Here are 11 ways to prevent injuries caused by falls, whether at home or on the go.
Millions of people fall every year. Although anyone at any age can fall, falls are especially troublesome for adults aged 65 and over. That’s because falls are the leading cause of non-fatal and fatal injuries in this age group.
The good news is that falls can often be prevented.
“All eleven steps are very important but I would like to emphasize the last one: exercise, exercise, exercise. It’s never too late to start an exercise routine”
Here are 11 steps you can take to reduce your risk of falling at home and while you’re out:
- Wear the right shoes. Choose properly-fitting shoes with good traction, especially when it is wet, snowy or icy outside.
- Stand up carefully. When you get up from a chair or exit a car, place both feet firmly on the ground and take a moment to steady yourself.
- Pay attention. Look at what’s in front of you so you can avoid obstacles that may cause you to trip and fall. Don’t let yourself become distracted.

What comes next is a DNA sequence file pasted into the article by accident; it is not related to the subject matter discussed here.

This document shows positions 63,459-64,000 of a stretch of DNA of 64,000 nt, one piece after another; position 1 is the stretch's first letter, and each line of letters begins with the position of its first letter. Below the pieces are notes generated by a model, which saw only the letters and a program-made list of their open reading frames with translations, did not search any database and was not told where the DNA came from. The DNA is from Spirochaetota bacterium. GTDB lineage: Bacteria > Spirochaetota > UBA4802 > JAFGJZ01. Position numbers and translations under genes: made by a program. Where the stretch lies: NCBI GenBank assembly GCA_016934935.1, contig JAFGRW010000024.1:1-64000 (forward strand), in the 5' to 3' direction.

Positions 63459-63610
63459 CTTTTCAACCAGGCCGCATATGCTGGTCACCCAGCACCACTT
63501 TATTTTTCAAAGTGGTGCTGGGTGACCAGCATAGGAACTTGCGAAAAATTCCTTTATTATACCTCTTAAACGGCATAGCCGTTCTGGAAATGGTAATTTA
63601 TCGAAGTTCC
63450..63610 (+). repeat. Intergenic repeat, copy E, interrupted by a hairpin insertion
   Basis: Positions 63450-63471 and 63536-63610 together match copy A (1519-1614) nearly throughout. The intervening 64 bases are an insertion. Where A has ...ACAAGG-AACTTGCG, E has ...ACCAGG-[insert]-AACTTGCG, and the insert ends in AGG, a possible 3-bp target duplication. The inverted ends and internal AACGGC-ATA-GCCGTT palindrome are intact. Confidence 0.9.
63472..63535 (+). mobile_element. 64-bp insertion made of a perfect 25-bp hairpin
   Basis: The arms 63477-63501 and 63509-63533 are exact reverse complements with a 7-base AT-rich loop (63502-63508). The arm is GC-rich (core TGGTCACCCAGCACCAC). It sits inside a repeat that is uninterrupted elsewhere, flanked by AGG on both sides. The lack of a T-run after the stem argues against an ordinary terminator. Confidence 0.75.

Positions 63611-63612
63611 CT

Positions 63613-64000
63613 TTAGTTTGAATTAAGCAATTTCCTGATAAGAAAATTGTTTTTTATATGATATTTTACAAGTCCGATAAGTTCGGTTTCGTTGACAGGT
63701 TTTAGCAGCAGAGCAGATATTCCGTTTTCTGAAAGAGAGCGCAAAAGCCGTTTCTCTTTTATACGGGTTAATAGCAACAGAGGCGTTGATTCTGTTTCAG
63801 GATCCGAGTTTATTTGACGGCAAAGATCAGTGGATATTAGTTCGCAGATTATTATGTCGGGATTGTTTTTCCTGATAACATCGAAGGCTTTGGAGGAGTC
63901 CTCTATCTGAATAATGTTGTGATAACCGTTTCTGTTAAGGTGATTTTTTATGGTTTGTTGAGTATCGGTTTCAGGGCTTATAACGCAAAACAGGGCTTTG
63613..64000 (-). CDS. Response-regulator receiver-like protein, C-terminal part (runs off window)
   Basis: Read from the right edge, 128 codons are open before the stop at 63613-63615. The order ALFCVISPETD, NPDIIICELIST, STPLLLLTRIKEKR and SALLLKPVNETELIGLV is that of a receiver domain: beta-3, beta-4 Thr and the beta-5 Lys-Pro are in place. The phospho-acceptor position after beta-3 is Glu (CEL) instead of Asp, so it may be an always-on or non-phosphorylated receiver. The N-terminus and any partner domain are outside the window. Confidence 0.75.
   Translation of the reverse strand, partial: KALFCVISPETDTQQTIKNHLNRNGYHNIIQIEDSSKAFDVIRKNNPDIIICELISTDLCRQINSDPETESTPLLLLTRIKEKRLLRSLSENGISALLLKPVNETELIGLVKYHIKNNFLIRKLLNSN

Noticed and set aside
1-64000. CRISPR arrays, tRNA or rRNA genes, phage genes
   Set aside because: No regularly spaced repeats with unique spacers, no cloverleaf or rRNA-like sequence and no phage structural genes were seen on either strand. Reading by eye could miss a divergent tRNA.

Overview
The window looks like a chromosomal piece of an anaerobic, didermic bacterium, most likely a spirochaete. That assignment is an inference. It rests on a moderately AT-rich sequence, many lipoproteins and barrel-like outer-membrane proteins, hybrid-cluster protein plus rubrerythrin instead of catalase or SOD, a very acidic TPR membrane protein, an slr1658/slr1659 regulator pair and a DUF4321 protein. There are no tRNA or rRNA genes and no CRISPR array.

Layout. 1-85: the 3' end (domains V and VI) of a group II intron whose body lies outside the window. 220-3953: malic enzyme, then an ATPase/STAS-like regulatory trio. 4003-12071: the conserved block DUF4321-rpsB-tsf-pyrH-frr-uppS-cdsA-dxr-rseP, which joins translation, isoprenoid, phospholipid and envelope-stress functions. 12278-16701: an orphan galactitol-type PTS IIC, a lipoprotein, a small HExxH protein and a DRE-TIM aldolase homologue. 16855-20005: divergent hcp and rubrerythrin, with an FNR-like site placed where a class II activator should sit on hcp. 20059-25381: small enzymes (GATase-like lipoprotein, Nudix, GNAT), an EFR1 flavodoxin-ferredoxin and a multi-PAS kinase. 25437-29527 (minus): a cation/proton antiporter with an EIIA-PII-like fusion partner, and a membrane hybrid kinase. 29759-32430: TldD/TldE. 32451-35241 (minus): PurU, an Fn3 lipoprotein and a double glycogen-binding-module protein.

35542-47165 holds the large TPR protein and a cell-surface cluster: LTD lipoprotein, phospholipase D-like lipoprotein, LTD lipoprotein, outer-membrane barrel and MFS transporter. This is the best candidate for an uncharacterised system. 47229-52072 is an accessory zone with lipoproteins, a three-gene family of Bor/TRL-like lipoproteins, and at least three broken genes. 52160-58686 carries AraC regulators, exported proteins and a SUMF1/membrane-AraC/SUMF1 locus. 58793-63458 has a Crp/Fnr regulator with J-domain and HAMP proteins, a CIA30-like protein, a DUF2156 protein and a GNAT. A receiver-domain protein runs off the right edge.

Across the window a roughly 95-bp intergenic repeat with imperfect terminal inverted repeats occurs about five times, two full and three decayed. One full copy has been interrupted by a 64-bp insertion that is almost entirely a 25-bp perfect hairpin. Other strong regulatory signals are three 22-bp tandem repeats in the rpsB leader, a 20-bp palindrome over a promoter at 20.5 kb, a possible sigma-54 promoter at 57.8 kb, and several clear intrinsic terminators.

- Don’t rush. Give yourself enough time to get where you need to go. Being in a hurry increases your chance of falling.
- Watch where you walk. Avoid walking on ice or snow. Wet grass can also be very slippery. Also be on the lookout for cracks, uneven surfaces or obstacles in your path.
- Move deliberately. Quick movements may cause you to lose your balance. Taking shorter steps helps keep your body more stable.
- Light it up. Add more lighting, brighter bulbs, motion sensor lights or nightlights in your home so you are able to easily see where you are going.
- Remove tripping hazards. Keep pathways clear of objects that may get in your way. Get rid of loose rugs or make sure they’re firmly secured to the floor.
- Store items in reach. You’re less likely to lose your balance if items are easy to get to and you don’t have to stretch, bend or climb to retrieve them.
- Install safety devices. Place non-slip mats in showers, tubs and in front of sinks. Install hand rails and grab bars where needed, such as along stairs and in bathrooms.
- Exercise. Engage in physical activities that improve your strength, flexibility and balance such as Tai Chi, yoga or water workouts.
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Date Last Reviewed: August 21, 2019
Editorial Review: Andrea Cohen, Editorial Director, Baldwin Publishing, Inc. Contact Editor
Medical Review: Perry Pitkow, MD